Document all disciplinary action taken against all employees. Allow the employee to review the summary of action taken and ask them to sign the summary. Keep these in the employee’s personnel file. Keep all personnel files at least as long as the applicable federal and state statute of limitations for wrongful termination lawsuits.

Give your employee a concrete reason for the termination. Conversely, do not offer any information to third parties regarding the reason the employee was terminated unless absolutely necessary and, even then, only if it can be easily and adequately substantiated.

Do You Need to File Form 1099s?

There are a number of situations where you’ll have to create and/or file Form 1099s. However, how do you know if you are affected?

If you’ve been sending Form 1099s for years, you’re probably already working on them or have completed them. If you receive them regularly, they should be on their way to you soon (if they haven’t already arrived), waiting to be used in the preparation of your income taxes.

But if you’ve never sent one, it’s worth a look at your financials to see if you should. There are countless scenarios that would make that action necessary.

On the Receiving End

There are several types of 1099s. If you are not involved in a business or trade, you don’t have to worry about sending them. For example, you might get one or more if you:

  • Received interest income from a deposit account, like a CD. Financial institutions are required to dispatch 1099-INT forms to taxpayers who made money during the calendar year in this way.
  • Were granted debt forgiveness for a loan. Debt forgiveness represents income, so you should get a Form 1099-C.
  • Made money on a real estate transaction. A Form 1099-S will be sent to you.
  • Are a merchant who receives payments via credit cards or PayPal, or who sells on eBay, for example. The Form 1099-K has only been in use for a few years. If you receive one and don’t understand why, or you think you should have gotten one and didn’t, contact us.

Figure 1: The 1099-MISC will look familiar if your business pays money to independent contractors or other individuals who are not official employees.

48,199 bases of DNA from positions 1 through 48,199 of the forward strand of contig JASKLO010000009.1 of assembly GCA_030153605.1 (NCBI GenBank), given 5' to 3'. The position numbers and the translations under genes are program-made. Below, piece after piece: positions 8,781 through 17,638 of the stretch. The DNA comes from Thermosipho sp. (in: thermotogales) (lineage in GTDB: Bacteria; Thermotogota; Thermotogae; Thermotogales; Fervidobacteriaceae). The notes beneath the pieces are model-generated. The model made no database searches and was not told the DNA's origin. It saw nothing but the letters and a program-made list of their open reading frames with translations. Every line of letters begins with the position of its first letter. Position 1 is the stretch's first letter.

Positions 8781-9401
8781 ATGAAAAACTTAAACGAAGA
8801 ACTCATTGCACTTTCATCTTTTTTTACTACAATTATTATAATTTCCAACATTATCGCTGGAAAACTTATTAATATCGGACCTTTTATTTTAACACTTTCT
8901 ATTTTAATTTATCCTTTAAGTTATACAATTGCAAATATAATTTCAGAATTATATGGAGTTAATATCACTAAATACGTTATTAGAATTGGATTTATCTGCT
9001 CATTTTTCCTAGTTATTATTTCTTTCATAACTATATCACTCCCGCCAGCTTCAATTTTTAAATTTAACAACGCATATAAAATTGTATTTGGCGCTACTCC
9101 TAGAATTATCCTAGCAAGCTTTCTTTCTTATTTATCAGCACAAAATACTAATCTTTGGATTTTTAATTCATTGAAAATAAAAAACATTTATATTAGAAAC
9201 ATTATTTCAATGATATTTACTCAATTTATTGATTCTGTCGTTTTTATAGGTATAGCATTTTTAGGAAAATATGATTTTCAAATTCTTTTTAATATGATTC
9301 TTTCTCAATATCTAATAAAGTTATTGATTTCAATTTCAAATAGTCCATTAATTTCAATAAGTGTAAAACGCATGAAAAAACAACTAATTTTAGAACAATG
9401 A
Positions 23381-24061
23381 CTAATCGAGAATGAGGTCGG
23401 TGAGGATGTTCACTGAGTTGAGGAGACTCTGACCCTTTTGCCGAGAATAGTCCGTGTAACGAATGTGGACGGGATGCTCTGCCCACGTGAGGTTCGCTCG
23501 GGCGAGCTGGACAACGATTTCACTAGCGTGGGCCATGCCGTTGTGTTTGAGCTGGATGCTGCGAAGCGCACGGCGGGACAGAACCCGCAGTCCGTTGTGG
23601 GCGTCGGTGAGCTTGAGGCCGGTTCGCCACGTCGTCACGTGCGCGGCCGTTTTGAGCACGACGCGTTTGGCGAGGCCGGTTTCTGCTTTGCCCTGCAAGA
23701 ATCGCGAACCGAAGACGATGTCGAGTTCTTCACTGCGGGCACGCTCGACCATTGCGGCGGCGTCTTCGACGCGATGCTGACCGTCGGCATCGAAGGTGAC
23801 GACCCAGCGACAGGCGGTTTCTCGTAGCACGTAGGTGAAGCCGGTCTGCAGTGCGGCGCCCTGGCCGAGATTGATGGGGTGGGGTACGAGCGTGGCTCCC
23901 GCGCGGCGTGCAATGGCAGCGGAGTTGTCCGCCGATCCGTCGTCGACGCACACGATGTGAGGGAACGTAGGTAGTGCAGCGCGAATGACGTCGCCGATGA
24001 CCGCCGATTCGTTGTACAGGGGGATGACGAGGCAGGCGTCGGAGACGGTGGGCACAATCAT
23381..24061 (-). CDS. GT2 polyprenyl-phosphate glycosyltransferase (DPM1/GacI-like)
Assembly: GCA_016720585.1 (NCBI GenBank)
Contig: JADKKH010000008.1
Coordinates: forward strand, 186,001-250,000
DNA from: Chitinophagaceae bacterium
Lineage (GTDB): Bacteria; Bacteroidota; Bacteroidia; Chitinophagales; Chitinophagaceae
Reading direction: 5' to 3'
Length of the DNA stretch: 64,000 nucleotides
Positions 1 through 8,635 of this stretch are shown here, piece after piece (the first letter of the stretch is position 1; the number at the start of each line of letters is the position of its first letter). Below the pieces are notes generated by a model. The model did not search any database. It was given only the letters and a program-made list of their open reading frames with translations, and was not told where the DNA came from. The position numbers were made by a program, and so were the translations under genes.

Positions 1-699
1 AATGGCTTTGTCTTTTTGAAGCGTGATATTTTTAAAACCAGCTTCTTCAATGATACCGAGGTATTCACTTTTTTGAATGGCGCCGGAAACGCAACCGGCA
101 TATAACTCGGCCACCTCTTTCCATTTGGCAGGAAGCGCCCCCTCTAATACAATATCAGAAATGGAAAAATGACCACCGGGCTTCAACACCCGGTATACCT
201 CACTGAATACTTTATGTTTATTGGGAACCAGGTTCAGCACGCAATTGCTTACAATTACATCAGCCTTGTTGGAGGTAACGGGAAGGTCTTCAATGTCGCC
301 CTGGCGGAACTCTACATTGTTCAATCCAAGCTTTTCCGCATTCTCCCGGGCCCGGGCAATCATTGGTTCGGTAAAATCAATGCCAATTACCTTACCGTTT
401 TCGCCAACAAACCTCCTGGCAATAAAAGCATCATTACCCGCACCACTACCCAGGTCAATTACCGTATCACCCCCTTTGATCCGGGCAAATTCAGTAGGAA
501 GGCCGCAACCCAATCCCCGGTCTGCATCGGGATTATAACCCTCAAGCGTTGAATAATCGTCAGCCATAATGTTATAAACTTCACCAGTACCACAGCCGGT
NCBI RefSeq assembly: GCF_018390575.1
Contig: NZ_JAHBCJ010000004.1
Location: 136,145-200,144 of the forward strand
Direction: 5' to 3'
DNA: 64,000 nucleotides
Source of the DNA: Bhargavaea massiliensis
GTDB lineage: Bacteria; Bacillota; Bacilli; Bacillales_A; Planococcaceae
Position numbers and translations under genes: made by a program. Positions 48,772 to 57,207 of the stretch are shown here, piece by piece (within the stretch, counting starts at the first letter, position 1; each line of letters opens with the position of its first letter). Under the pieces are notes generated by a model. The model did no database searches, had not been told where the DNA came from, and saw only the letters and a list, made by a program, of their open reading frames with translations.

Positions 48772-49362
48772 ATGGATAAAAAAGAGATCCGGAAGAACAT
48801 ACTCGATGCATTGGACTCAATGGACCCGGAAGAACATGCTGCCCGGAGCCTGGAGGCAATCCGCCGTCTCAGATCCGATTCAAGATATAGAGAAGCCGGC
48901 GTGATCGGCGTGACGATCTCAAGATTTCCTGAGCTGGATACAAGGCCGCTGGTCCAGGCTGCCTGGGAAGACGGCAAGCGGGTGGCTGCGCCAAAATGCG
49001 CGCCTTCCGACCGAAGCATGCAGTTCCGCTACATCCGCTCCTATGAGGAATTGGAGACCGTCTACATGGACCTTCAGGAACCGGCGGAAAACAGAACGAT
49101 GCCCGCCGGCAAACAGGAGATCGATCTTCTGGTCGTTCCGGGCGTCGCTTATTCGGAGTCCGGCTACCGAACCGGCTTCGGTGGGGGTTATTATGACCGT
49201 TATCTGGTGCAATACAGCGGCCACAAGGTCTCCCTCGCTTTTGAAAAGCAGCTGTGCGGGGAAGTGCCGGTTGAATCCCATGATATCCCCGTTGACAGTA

The Form 1099-MISC

As a small business, the 1099 that you will be most likely to complete and send out is the 1099- MISC (Miscellaneous Income). This form covers a lot of ground. It must be provided to anyone that you have paid at least $600 to during the tax year. This includes:

  • Payments to independent contractors, freelancers, or individuals who provide services to you but are not employees of your company (like an attorney)
  • Rent (office space, machine rental, etc.)
  • Other income, including prizes and awards

These are some of the most common types of payments that must be reported on Form 1099-MISC, but there are others. And there are many exceptions. If you have never filled out a 1099 or you have any doubts about whether you need to (and how to do so), please contact us.

It’s critical that your Form 1099-MISCs are completed with 100 percent accuracy. Besides the fact that the IRS requires it, the amounts that you report will have impact on the tax returns of the recipients. For example, most taxpayers who receive a 1099-MISC that contains an amount in Box 7 (non-employee compensation) are subject to the self-employment tax, which is why that number needs to be correct.

A Word About Tax Planning

By the time you’re reading this, any tax law changes for the 2015 tax year will have been
finalized. Many were in the works, in areas like the Affordable Care Act, deductions and exemptions and IRAs. In addition, tax credits that were due to expire may have been extended.

If you’re preparing your taxes on your own, you will see these changes reflected in IRS forms and instructions. So, it should not be a problem to take advantage of any that affect you. If you make tax planning a year-round effort, you’ll be able to make business decisions about income and expenses based not only on these potential modifications, but also on your financial situation as a whole – 365 days a year.

This means more than just hurriedly making charitable donations in December. It involves careful attention to your finances starting January 1, and it means knowing what reports to run, what projections to make and how to analyze all of that information.

We’d be happy to help you with this. Tax planning is an area where we have a great deal of expertise. We know not only what data needs to be pulled from your accounting files, but also how to interpret it. Consider working with us on this, and making 2016 the year that you finally feel confident and informed about your company’s tax obligation! Give us a call today to get started.